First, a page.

The Baltimore Sun reports on atheists who are beginning to organize into something that looks like an organized religion. They are even meeting in a church.
The Baltimore Coalition of Reason seeks to gather atheists, agnostics and others, by advertising through billboards targetting nonbelievers. Their message is that it is possible to be good without God.
Baltimore becomes the latest target of a national campaign, funded by an anonymous businessman from Philadelphia, intended to join atheists, agnostics, humanists, freethinkers and other nonbelievers - a diverse lot, not universally inclined toward organization - into something resembling a community, and one that ultimately could wield the sort of social, cultural and political power now enjoyed by the larger religious denominations.
"A lot of people who don't believe in traditional religion or don't believe in a god, they tend to think they're the only ones," said Fred Edwords, national director of the United Coalition of Reason. "And thinking they're the only ones, they tend not to communicate their feelings to others, others don't communicate similar feelings they may have to them, so they don't realize there are groups out there."
Greg Epstein, the humanist chaplain at Harvard University and author of Good Without God: What A Billion Nonreligious People Do Believe. says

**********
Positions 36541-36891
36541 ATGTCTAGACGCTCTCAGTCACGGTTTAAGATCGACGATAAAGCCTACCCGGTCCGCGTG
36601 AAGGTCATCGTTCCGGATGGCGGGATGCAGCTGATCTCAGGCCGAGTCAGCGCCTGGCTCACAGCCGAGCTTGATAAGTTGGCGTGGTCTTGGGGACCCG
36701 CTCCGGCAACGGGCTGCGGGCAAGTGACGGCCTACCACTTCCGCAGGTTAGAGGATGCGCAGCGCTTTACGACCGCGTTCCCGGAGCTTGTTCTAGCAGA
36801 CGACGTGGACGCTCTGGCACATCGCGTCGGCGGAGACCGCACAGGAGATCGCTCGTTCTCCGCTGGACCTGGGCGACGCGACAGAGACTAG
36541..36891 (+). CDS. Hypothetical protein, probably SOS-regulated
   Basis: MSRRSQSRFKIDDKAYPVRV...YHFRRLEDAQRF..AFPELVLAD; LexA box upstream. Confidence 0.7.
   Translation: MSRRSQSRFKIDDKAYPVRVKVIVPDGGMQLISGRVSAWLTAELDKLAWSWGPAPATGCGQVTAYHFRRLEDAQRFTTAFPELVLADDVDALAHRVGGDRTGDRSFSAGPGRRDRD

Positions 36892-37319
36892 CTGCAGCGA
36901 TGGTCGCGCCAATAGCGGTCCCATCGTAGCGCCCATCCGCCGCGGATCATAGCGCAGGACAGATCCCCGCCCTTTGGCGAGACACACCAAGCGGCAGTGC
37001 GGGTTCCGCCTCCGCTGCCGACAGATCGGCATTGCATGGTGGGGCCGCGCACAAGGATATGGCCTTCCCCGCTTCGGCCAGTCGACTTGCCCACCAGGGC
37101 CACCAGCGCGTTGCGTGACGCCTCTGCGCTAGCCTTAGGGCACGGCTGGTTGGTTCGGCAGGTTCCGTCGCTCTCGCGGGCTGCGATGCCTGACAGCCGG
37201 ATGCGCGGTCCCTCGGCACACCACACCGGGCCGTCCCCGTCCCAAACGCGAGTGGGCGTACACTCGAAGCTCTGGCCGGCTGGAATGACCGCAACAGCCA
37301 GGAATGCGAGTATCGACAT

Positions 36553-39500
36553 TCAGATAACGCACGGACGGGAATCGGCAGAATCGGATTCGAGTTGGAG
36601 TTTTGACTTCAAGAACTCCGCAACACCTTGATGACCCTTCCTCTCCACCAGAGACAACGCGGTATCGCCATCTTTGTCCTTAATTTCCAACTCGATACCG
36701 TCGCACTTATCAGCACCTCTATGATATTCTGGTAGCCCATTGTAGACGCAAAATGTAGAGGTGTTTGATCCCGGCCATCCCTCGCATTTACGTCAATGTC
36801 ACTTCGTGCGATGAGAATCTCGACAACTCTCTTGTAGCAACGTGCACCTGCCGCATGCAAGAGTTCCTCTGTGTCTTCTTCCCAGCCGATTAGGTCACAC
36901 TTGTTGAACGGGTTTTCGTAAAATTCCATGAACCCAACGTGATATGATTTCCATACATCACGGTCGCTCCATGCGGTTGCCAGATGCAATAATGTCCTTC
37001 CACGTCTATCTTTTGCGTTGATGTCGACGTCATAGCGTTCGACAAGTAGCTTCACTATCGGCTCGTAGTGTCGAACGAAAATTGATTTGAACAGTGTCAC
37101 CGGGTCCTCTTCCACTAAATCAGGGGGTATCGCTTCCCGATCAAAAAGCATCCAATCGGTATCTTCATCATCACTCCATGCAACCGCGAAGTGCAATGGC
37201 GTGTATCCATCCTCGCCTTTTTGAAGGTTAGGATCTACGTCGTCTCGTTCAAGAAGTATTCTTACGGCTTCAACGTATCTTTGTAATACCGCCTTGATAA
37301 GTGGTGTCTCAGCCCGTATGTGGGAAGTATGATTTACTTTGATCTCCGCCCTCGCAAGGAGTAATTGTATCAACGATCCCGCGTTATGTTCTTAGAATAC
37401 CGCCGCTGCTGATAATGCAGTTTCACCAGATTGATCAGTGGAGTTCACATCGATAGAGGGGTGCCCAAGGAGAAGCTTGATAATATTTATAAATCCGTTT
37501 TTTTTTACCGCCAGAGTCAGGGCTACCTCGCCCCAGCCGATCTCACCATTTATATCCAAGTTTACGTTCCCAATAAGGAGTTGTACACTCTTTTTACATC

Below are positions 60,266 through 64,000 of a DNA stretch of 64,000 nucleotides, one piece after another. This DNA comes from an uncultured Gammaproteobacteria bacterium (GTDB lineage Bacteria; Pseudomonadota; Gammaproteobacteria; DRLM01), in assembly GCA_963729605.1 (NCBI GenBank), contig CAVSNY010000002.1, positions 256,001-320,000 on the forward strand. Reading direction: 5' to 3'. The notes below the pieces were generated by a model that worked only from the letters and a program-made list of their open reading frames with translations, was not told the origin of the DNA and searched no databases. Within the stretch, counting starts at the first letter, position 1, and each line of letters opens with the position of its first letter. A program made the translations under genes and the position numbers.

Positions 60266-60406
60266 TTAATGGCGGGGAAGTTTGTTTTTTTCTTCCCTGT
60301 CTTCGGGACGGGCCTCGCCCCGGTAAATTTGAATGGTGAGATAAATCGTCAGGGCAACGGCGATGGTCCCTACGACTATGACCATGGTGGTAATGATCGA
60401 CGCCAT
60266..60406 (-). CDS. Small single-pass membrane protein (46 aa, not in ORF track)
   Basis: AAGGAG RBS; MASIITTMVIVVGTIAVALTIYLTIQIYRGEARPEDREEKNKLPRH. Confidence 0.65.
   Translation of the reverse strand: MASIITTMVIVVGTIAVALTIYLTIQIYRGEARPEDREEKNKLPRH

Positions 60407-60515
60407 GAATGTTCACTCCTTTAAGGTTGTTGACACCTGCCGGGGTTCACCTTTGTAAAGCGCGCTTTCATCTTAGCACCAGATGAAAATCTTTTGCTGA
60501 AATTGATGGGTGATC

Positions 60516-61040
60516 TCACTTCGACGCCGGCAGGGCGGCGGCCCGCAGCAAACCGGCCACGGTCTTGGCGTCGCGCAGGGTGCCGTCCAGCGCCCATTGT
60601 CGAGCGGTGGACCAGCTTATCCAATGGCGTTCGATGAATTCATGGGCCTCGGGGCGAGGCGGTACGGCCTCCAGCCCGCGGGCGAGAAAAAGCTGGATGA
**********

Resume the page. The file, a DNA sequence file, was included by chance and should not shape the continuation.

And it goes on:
"We are reaching numbers and levels of awareness that suggest that we are owed a place at the table of discussion about issues of religion and ethics around the world. And we now need to step up to that table."
While acknowledging that organizing free-thinking humanists into groups is a little like herding cats, they still envision gatherings where active non-believers can meet, have a good philosophical lecture or discussion group, do charitable work or social activism. The billboards advertise an initial gathering where Epstein will be the featured speaker. The meeting will be held this coming Sunday at 3 p.m. at the First Unitarian Church of Baltimore.
The Right Rev. Eugene Taylor Sutton, the Episcopal bishop of Maryland was asked by the Sun if he felt threated by this alternative to traditional religion. He said,
"Of course we know that someone can be good without believing in God. We don't believe in God in order to be good. We believe in God in order to connect with the holy within us, which helps us to love everyone in the world, even those who don't believe in God, even those who don't see the point of religion, even those who would harm us. As is it says in our Scriptures, 'God is love.' "
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